The First GitOps Policy Engine
Bringing back visibility and control to codebase management in the DevOps era
The VP engineering of a well known international software company led one of our recent Brainfest sessions. We listened intently as he told the story of his engineering group over the last five years.
“Like most software companies we had one big monolithic architecture for our applications and a predetermined technology stack. But the market conditions were changing rapidly around us. After years of dominating our space, emerging startups were threatening our core business. DevOps and the new service architecture enabled them to innovate and release software quickly. We realized that in order to stay competitive we needed to deliver faster.
The next few years were challenging: breaking our monolithic application and transforming our culture into a DevOps oriented one was not easy. Eventually we made it. Our teams became nimble and quick, were able to deliver rapid changes to our code, codified everything in GitHub and as a result, the company was able to release products much faster.
For a while, everything was going well, but slowly things started to go south. We experienced severe inefficiencies and an increase in production issues. We realized that what had happened was that we had lost control over our Git environment. The number of services, functions and git repositories were scary. Our ration was 6 repos per developer. The number of commits and pull request was growing constantly.”
As a cloud computing enthusiast, and a big believer in the unavoidable change the software world is going through, this story baffled me. The DevOps transformation story is supposed to be a positive tale of freedom and agility.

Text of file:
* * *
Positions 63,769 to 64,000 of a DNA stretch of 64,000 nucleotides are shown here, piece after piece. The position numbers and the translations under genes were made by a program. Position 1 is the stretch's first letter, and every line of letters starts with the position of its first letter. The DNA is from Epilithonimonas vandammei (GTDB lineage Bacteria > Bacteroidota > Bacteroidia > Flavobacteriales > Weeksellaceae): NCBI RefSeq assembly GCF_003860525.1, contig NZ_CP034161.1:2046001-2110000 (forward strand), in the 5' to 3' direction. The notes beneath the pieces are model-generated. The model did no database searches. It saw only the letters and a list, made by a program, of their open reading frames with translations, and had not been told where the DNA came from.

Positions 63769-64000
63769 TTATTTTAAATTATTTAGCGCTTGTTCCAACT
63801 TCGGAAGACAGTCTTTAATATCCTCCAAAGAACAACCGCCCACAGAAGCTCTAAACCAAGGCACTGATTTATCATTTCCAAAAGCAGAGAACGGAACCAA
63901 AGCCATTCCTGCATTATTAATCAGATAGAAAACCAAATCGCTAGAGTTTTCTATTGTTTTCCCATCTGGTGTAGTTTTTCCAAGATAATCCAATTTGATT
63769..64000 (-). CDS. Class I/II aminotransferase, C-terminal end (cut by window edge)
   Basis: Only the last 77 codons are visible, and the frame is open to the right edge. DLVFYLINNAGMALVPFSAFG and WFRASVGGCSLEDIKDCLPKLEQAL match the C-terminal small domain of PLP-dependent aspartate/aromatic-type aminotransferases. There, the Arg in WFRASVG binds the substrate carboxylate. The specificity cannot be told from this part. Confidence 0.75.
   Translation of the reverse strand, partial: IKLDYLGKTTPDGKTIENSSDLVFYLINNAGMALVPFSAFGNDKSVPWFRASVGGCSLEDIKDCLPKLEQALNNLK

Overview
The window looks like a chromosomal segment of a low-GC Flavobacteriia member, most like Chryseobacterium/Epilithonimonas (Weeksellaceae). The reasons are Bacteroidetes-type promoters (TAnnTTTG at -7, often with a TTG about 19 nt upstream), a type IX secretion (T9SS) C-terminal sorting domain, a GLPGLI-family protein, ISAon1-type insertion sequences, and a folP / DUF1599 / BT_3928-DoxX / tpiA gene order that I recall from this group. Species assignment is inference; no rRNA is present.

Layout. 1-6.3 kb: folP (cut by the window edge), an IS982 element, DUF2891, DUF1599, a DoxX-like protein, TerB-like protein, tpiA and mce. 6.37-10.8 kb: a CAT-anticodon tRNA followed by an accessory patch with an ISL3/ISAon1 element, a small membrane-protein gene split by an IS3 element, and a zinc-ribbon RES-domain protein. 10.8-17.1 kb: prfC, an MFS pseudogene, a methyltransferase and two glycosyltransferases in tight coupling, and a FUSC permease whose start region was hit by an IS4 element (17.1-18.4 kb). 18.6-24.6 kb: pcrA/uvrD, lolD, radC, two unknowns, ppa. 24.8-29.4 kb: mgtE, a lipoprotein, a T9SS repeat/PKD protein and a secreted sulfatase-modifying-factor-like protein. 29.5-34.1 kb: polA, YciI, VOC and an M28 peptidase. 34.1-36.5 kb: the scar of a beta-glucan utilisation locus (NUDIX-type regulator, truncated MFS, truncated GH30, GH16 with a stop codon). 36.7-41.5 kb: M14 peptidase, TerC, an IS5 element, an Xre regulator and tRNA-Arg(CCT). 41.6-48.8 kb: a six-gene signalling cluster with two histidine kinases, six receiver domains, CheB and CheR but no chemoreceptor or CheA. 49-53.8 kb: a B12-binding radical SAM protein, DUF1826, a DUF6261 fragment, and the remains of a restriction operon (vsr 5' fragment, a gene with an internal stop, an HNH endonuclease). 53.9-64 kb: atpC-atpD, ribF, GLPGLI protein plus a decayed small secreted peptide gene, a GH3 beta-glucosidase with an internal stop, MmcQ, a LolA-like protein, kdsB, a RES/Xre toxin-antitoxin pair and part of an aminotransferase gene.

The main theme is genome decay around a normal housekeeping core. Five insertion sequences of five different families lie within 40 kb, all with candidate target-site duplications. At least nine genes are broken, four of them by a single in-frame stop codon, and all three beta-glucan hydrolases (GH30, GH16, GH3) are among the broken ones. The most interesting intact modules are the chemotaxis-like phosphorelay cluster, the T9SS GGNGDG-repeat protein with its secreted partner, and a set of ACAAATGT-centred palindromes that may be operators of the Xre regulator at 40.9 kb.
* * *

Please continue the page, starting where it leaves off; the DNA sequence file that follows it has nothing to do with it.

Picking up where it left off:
Yet, this executive faced a serious obstacle, one that is mostly unknown in the DevOps chatter. DevOps, Agile and continuous delivery come with a cost, the cost of losing control over your application’s technology stack and development practices.
Git has become the single source of truth
Agile and DevOps broke down software organizations into small autonomous teams that use diverse programming languages, multiple repositories, and numerous microservices. This change has facilitated a faster, more efficient and creative software development. Developers are doing a huge amount of changes on a daily basis. Research done by Jez Humble, Gene Kim and Puppet Labs found that “high-performing” organizations ship code thirty times faster, have half the number of failed deployments, and restore service 12 times faster.
Almost by accident, Git has become the essential tool that software companies use to manage almost everything. Companies are codifying everything they can, with more and more yaml files managing configurations. Modern developer tools use declarative language, too. With ‘infrastructure as code’, even servers are software and are defined in Git repositories. Building, deploying, and managing websites can be done through Git with Netlify.
Increasingly, companies are using Git as their ‘single source of truth’ for their code, configurations and infrastructure. All their business logic lives in Git, and automated processes can turn their Git repositories into built and deployed software or Kubernetes-controlled Docker images. We’ve entered the world of GitOps.
GitOps is all about “pushing code, not containers,” said Alexis Richardson, Weaveworks CEO and chair of the Cloud Native Computing Foundation‘s Technical Oversight Committee, who invented the term. Many companies are doing GitOps without even knowing it, and are struggling with its challenges. These include: